On December 8, 2010, appellant requested discovery of the disciplinary file of a Caucasian sheriff's officer, who appellant alleged received more favorable disciplinary treatment for identical conduct. The County denied this request, and the matter was brought before the ALJ, who denied the application but granted appellant leave to renew his application because appellant raised a "newly advanced" theory of race-based disparate treatment in the discipline extended to him.
In support of his renewed application to conduct discovery, appellant submitted the affidavit of Joseph Tuohy, his Police Benevolent Association (PBA) president. Tuohy attested that after appellant was terminated, another sheriff's officer, who is Caucasian, was disciplined for "passing a several page romantic note to another employee." According to Tuohy, the employee was not terminated but instead given an eight-day suspension. Tuohy also stated that after learning of the "drastic difference" in the penalties, he met with the Monmouth County Sheriff, who acknowledged the differences in punishments, but would not explain the reasons or modify appellant's discipline.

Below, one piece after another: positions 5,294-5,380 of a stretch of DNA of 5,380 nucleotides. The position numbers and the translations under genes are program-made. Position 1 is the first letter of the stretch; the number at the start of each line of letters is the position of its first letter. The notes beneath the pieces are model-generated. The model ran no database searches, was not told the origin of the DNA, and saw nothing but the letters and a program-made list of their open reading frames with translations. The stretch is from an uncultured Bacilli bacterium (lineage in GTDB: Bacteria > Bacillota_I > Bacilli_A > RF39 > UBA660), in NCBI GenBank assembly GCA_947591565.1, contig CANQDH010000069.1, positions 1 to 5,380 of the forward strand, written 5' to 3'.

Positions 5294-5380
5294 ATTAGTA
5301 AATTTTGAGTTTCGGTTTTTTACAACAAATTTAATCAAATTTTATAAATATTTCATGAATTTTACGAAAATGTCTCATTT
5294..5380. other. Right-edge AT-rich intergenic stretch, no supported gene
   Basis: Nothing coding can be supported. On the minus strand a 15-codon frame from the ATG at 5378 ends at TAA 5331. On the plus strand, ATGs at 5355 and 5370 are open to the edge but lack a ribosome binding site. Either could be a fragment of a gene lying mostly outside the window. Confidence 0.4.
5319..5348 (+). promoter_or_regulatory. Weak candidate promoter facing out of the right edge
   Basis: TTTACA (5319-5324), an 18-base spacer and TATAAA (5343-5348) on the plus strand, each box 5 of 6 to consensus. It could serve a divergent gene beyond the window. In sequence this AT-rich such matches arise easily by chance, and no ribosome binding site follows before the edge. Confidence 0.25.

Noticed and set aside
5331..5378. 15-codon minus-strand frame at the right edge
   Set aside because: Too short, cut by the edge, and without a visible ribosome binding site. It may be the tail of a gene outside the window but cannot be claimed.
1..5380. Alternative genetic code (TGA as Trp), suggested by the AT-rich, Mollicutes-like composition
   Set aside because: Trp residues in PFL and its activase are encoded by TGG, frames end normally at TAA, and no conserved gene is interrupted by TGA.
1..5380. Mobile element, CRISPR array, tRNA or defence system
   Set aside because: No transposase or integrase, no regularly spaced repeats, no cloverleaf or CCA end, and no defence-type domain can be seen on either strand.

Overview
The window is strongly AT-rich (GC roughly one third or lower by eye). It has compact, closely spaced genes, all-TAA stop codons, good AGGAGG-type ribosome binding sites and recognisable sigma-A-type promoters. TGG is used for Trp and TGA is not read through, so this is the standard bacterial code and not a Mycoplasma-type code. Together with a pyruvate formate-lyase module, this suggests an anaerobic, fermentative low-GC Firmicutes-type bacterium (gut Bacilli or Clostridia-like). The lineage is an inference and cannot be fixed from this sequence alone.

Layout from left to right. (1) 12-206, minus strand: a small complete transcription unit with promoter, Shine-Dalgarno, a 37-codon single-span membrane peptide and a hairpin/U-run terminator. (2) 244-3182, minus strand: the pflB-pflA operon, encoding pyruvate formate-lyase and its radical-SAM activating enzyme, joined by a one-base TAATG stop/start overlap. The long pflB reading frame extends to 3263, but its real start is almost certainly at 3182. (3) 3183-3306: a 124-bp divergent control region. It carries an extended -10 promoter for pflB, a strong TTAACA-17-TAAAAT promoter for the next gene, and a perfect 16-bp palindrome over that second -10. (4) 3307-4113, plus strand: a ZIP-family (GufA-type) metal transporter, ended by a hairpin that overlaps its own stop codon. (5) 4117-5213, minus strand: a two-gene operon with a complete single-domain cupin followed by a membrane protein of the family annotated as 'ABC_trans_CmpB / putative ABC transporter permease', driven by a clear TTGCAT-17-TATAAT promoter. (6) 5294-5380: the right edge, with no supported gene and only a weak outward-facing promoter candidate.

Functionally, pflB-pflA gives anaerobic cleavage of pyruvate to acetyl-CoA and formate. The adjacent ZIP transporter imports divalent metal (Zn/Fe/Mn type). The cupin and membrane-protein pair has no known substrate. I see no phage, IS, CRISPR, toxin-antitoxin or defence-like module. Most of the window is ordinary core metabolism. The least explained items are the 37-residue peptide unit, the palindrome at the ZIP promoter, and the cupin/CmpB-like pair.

The ALJ once again denied appellant's discovery application, concluding appellant was not entitled to the requested discovery because (a) he had not submitted a prima facie case of disparate treatment based on race in the County's calculation of the penalty, and (b) he had not shown that pursuit of this discovery would be anything more than a futile gesture since the penalty imposed is decided de novo on appeal. The ALJ reasoned that no evidence or record existed providing any perspective on what occurred on the path to settlement of the Caucasian officer's case, and the sole support for appellant's assertion was the affidavit from Tuohy, which the ALJ deemed "hearsay unsupported by a residuum of competent evidence." The ALJ doubted the credibility of appellant's claim because "the motion [came] in mid-case without any prior indication from appellant that discrimination was seen as a motive." The ALJ also noted that even if the other officer's case was reachable, the penalty in that case was arrived at through settlement and it was unclear whether the allegedly comparable note was of the same egregious nature. The ALJ further concluded that understanding the circumstances of that case would "require a complete trial of the case, a proposal of questionable legal authority." Finally, the ALJ determined that to the extent appellant was subject to race-based disparate treatment in his removal, he was not precluded from pursuing this claim through another forum, such as the Division of Civil Rights.
The ALJ conducted a hearing on March 28, 2011, during which he heard testimony from George Martin, Derek Orgen, Toni Friedhoff, Barbara Barbolini, Phyllis Stanley and appellant.